The suspicion that industrial involvement in science is only geared towards profit threatens to derail European policymaking and new ethical standards could help solve the issue, the EU’s chief scientific advisor has said.
Professor Anne Glover, the chief scientific advisor to Commission President José Manuel Barroso, said she had become “extremely uncomfortable” witnessing the lack of trust in some quarters at the role of industry in science.
Speaking at a debate on 9 April – ‘Science and decision-making – a relationship under strain’ – organised in Brussels by think tank the European Policy Centre, Glover said that it was necessary and a good thing for scientists to have contacts with industry.
“Why are we so suspicious about industry? We suspect it is only interested in profit. We need to do something about that because companies employ people and are an integral part of the environment,” Glover said.
Industry chief backs Glover’s idea
Glover said that suspicion about business involvement in science policy could detach the link between industry and the quest for evidence to back key innovations – such as nanotechnology – and thus skew the debate.
Barroso’s science advisor said that the creation of a standard ethics code for business to apply to research could help repair the lack of trust.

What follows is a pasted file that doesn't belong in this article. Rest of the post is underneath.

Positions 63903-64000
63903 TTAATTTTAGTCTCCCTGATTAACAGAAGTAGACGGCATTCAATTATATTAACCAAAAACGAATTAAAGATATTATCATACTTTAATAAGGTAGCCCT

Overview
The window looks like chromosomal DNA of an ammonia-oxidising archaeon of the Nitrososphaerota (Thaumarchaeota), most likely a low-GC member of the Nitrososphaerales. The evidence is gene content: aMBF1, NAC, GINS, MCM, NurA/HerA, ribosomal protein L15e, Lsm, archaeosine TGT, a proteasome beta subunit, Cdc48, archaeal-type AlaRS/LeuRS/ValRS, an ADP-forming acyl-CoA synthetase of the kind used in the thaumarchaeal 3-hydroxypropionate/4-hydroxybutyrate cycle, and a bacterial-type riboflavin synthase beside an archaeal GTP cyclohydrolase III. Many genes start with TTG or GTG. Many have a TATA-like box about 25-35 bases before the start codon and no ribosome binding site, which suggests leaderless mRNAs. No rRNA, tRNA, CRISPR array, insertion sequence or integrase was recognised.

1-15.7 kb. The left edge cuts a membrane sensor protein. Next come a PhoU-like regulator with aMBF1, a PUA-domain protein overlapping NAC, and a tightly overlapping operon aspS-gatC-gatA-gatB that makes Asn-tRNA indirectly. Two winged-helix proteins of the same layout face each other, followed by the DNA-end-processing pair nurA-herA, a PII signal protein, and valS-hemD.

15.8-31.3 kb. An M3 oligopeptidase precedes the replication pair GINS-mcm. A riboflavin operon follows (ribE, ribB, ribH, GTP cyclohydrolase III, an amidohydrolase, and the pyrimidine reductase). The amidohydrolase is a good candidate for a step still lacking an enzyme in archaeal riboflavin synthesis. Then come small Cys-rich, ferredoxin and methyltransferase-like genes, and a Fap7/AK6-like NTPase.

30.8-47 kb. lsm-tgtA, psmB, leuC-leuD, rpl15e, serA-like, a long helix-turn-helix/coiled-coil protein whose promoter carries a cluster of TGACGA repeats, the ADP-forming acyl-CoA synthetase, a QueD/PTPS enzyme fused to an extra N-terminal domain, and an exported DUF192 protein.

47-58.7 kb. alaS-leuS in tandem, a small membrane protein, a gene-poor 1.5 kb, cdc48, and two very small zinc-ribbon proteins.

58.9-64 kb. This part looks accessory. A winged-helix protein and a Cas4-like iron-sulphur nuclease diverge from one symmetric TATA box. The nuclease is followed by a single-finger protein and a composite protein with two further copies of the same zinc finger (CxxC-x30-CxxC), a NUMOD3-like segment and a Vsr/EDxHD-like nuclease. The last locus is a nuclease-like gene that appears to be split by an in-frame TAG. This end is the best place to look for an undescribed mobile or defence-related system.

“I mention this because we have an EU group on ethics for science and new technology: comprising one-third scientists, one-third theologians and one-third lawyers. Why is it that science needs ethics but business does not?” said Glover.
“That would be good for business and enable citizens to engage with business and would enable us to capitalise on our leading innovative capabilities,” she added.
Glover said that industry and business should be guided by the dictum of Robert Bosch, the German entrepreneur, who said: “I would rather lose profit than trust.”
Wolfgang Weber, vice-president of German chemicals company BASF and another speaker at the event – said it was a “very good idea” and “worth pursuing”.
“Industry has to comply with many standards, and we do so and this gives certainty to business and industry, so new standards for ethics research and innovation could be something I could be convinced of, so that there is one level playing field,” said Weber.
The European Commission has set up a special advisory group on science and technology in February 2013, to provide independent information and advice on an array of scientific and technology issues.
The creation of the council and the earlier appointment of a staff science advisor reflect both the Commission's increasing focus on science and technology to boost European competitiveness, but also a need to deal with political minefields such as genetically modified crops, biofuels and shale gas.
The group's creation came 13 months after the appointment of the Commission's first scientific advisor.
- The European Policy Centre: Website